Dave Vettraino – Exercise (2020)
FLAC (tracks) 24 bit/44,1 kHz | Time – 33:01 minutes | 386 MB | Genre: Electronic
Studio Masters, Official Digital Download | Front Cover | © Fire Talk

‘Exercise’ opens with a deep breath of a drone, cracking the seal of a window as you take in the day’s first breeze. As the diaphragm of the drone rises and falls, the first of many lasting guitar structures on ‘Exercise’ cycles around a chiming piano. The piano motif embodies the nature of Vettraino’s process making ‘Exercise’; played and recorded during an idle moment at Jamdek Studios, it’s these usually inconsequential minutes, not redeemable for much more than a dead-eyed stare, that Vettraino has threaded into a cohesive musical drift. ‘Morning Music’ is a term I’ve heard Dave use dozens of times over the years; both to describe his A.M. listening routines of John Fahey, North Americans, Alice Coltrane, and Natural Information Society, but also how he described his vision for this set of recordings at least a year before he began to write and record ‘Exercise’ in September 2018. More than matching the music to a particular time of day, which he admits he strayed away from as the record went on, he said the project was “figuring out how to make harmonically still or droney music without overdeveloping it”. Recorded over three separate periods before finishing this April amongst a predictable void of sessions, Vettraino chose ‘Exercise’ as a literal title and a jab at himself, showing the calm and humility central to his character.

Around 2013, Vettraino started inviting Chicago musicians to his home studio, known as the Public House, for a monthly singles series. Two songs, put up digitally every month, for a little over a year, and the sessions were free. The singles became some of the first recordings for now veteran and familiar bands Ne-Hi, Melkbelly, Deeper, Dehd, and The Hecks, and Vettraino was quickly on a short list of engineers in a new generation of the Chicago music scene.

While working on The Hecks self-titled debut in 2015, he joined the band, adding a technical and innovative two guitar attack to the songs of the hooky noise duo. In addition to work-ing on records by Melkbelly, Lala Lala, and The Hecks, he’s credited on many Fire Talk releases over the years, including Earring’s ‘Tunn Star’, both full-lengths by Deeper, mixing Dehd’s ‘Flower of Devotion’, and mastering Fran’s ‘A Private Picture’. Over the years, Vettraino has worked the boards for a host of acclaimed releases by progressive and jazz focused label International Anthem: Jaimie Branch’s Fly or Die, Resavoir, and recording Makaya McCraven over multiple continents, collaborations, and records.

Like fellow engineer/musician Jim O’Rourke, Vettraino likes to find his way into ideas that are neither staying nor going. While a lot of ‘Exercise’ started with guitar parts influenced by Fahey and even O’Rourke’s American primitive guitar style, the end result is closest to O’Rourke’s ‘Eureka’ opus “Prelude to 110 or 220/Women of the World”. On “Skies”, guitars beat steady bass notes as the melody is harmonized subtly, percussive notes touch the right speaker before a string slide tempers on the left. The earthy, cyclical guitar leads on the first half of the record are typical of what he would bring into the studio, just enough to enlist the help of his mother Sara Vettraino, drummer Phil Sudderberg (Spirits Having Fun, Wei Zhongle) or Vivian McConnell (VV Lightbody, Grandkids). “If I had finished it back then, it would’ve all sounded like ‘Skies’, but the time between let me explore all these different ideas over time,” he says.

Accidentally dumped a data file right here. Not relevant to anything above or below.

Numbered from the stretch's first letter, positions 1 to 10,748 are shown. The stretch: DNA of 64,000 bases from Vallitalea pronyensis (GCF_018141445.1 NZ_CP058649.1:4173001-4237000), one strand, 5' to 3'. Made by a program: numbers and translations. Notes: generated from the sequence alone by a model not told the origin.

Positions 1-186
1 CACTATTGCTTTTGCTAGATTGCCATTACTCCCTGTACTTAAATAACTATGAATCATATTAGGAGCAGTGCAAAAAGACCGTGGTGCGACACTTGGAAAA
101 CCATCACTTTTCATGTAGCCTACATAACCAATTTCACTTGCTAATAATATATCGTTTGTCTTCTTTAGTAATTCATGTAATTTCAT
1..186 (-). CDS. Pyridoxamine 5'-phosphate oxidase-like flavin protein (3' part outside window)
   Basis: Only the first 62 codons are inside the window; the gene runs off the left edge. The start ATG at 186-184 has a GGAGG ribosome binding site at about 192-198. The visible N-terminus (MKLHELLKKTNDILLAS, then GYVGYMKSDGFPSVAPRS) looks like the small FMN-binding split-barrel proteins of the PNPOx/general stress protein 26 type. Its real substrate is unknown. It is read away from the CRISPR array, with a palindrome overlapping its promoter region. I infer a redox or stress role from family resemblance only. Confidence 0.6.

The record evolves from the acoustic, chimey, harmonic, opener ‘Morning Music’ to a second half where the background elements, the viola, the synths, start to take up more space. You forget about the guitar, you forget where the piece started. Time is disrupted. And as you’re led to with no words to ground you, you might even believe you’re projecting a tension upon music which is immune to your niche anxieties, your faulted rhythms. As you’re fighting what might be another projection, the droning cacophony of “Near” breaks free to the epiphany of “Today Still Goes On”, a formless grip of beautiful dissonance. The viola drones played by Dave’s mother, turned into cassette loops, then processed by Vettraino in downtime during a family vacation—can no longer be held at bay; and like so many anxieties, once con-fronted, they simply fade away.

What follows is the ‘Another Green World’ meditation “Crossing”, whose hanging synths and shimmering chords glide weightlessly through a vacuum of time, as McConnell’s modified flute drones saw and soar as if seen through distant heat rays. Closer “Stable St.” rids all bur-dens and moves relentlessly forward, bright and elastic guitars trading ecstatic riffs. It’s no surprise that “Stable St.” is a song Vettraino was stuck on for ages, unsatisfied, until the multi-lead euphoria came to him and was tracked immediately. The chords don’t change, but every weaving of the guitars hopes to catch you at the crown of a breath, for once free of the past or the future.

1. Morning Music (05:51)
2. Skies (06:17)
3. Benton Harbor (04:59)
4. Asking (01:55)
5. Near (04:57)
6. Today Still Goes On (02:31)
7. Crossing (02:19)
8. Stable St. (04:17)